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Cardiovascular Health

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Heavy smokers are twice as likely as nonsmokers to have a heart attack! ... Heart Attack Warning Signs. According to the American Heart Association, heart ... – PowerPoint PPT presentation

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Title: Cardiovascular Health


1
Cardiovascular Health
2
Risk Factors for Heart Disease
  • Things you cannot change
  • Age
  • Family history
  • Your past
  • Things you can do something about
  • Abnormal cholesterol levels
  • Type 2 diabetes
  • High blood pressure
  • Being overweight
  • Having a sedentary lifestyle
  • Smoking
  • Stress
  • In essence
  • your future!

3
Cholesterol
  • Blood cholesterol levels are strongly associated
    with the intake of saturated fats and cholesterol
    in our diets.
  • Some cholesterol is needed to maintain healthy
    body tissues, but blood cholesterol levels that
    are too high (greater than 200 mg/dl) are
    associated with heart disease.
  • Cholesterol contributes to atherosclerosis, which
    is a build-up of fatty material within the blood
    vessles. This causes the vessels to become
    weakened and narrowed, placing increased pumping
    stress on the heart.

4
Lipid Streaks
Lipid streaks are the first visible signs of
atherosclerosis. They appear pale yellow in this
picture of an aorta.
5
Atherosclerosis
This picture shows cross sections of a coronary
artery with marked atherosclerosis.
6
Aortic Aneurysms
  • Atherosclerosis can weaken blood vessel
    wallspressure from within the vessel can then
    cause these areas to bulge out, forming
    aneurysms.
  • Aortic aneurysms usually occur below the kidneys.
  • When aneurysms get big, they often rupture,
    causing massive bleeding which can be fatal!

7
Cholesterol
  • Overall blood cholesterol levels are important,
    but NOT as important as the TYPES of cholesterol
    that comprise your total level
  • LDL the BAD cholesterol
  • Levels should be less than 130 mg/dl
  • HDL the GOOD cholesterol
  • Levels should be greater than 35 mg/dl

8
Cholesterol and Diet
  • Cholesterol is found only in foods from animal
    sources, not in plant foods.
  • Some foods with high amounts of cholesterol
    include high fat meat and dairy products, egg
    yolks.
  • Cholesterol intake should be 300 mg per day or
    less.

9
Cholesterol and Diet
  • Foods high in saturated fats (high fat dairy and
    meat products, hydrogenated vegetable oils ) have
    been shown to raise blood cholesterol levels.
  • Polyunsaturated fats (corn, canola, and soybean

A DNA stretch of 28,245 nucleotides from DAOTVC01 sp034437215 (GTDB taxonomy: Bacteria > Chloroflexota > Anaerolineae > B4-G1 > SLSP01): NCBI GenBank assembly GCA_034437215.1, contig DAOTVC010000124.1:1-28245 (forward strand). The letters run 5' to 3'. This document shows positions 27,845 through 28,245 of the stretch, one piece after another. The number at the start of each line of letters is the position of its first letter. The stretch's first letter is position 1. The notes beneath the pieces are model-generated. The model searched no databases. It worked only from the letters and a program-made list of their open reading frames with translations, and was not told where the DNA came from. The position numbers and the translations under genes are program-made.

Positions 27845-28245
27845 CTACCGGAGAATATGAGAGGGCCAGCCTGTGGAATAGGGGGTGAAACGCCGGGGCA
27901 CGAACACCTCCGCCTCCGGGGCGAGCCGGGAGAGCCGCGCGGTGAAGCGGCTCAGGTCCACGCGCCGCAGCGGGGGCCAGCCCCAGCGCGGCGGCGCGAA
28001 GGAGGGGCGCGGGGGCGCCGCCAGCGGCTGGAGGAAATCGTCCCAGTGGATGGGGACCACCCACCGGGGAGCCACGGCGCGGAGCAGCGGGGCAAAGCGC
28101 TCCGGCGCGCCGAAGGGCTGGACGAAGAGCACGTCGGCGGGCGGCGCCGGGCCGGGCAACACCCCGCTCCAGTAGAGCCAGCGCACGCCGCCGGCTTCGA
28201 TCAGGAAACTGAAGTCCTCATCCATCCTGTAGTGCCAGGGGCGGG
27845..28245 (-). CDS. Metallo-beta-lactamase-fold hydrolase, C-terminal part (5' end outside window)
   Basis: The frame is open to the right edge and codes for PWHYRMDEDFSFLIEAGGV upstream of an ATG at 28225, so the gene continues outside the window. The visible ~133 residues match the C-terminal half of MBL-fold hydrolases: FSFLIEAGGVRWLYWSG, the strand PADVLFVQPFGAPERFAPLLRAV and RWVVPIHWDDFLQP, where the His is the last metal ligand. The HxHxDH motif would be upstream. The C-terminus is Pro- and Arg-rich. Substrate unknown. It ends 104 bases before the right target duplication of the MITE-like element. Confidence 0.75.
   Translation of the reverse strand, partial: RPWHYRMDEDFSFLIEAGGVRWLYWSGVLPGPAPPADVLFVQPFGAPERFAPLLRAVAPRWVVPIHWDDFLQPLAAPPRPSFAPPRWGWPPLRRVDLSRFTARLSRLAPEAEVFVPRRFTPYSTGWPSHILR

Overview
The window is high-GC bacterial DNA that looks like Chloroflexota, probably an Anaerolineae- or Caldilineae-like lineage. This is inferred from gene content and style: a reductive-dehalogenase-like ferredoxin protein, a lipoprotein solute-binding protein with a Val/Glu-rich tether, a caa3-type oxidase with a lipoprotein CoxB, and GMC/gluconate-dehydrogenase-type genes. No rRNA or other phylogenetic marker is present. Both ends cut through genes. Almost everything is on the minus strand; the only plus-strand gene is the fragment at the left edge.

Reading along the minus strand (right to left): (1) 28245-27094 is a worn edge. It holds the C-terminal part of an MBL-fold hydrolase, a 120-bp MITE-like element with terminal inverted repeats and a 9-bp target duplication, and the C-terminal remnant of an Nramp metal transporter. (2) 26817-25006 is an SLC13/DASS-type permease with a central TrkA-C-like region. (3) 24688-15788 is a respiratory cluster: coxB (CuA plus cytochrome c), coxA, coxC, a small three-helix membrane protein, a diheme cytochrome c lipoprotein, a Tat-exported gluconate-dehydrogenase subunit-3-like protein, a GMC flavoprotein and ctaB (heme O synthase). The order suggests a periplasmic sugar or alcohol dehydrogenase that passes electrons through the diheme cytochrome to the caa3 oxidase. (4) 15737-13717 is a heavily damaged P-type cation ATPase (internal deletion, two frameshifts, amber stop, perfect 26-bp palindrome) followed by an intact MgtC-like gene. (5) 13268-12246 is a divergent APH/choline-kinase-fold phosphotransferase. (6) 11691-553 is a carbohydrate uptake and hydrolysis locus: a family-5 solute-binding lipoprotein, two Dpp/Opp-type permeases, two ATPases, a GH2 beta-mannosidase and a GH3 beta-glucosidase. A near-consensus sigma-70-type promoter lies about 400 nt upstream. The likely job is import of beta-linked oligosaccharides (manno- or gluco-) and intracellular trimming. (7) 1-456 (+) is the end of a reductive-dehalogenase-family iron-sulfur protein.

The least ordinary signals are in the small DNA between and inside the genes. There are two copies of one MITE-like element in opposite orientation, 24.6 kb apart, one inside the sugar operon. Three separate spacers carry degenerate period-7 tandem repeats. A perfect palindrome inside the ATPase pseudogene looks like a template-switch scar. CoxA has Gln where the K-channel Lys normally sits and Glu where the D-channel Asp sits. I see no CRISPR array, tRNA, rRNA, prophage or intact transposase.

oils, fish), on the other hand, lower blood
    cholesterol levels.
  • Monounsaturated fats (olive oil, nuts, avocadoes)
    lower LDL levels but do not lower HDL levels!
  • No more than 30-35 of total calories each day
    should come from fat, and no more than 10 from
    saturated fats.

10
Homocysteine
  • The association between blood homocysteine levels
    and heart disease has been the subject of many
    recent news reports.
  • Homocysteine is an amino acid that is made by our
    bodies. Large amounts can damage blood vessels,
    leading to increased atherosclerosis and heart
    disease.
  • The B vitamin folate removes homocysteine from
    the blood.
  • Since most processed foods have lost their B
    vitamins, eating lots of folate-rich fruits and
    vegetables is a great way to reduce risk!

11
Type 2 Diabetes
  • Diabetes can contribute to other risk factors
    associated with heart disease, like high
    cholesterol levels, high blood pressure, and an
    increased tendency towards forming blood clots.
  • These mechanisms can also damage nerves, which
    can lead to the misinterpretation of important
    pain signals, like chest pain.
  • Action Weight control and exercise helps to
    prevent and to control diabetes.

12
High Blood Pressure
  • High blood pressure is known as the silent
    killer because it can cause damage to your
    heart, blood vessels, brain, and kidneys that
    gives you no symptoms until it is too late!
  • The increased pumping load that high blood
    pressure places on the heart can eventually
    damage it. The heart may become stretched out
    and weakened, or may become so muscular that it
    can no longer fill properly.
  • Action Achieve a healthy weight, quit smoking,
    and cut down on salt and caffeine. If these
    dont do the trick, a prescription may be
    necessary.

13
Blood Pressure What is normal and what is too
high?
 
Blood pressure(mm Hg)
14
Stroke
High blood pressure can cause blood vessels in
the brain to burst, resulting in hemorrhage and a
stroke.
15
Ventricular Hypertrophy
High blood pressure can place extra stress on the
left ventricle of the heart, causing its walls to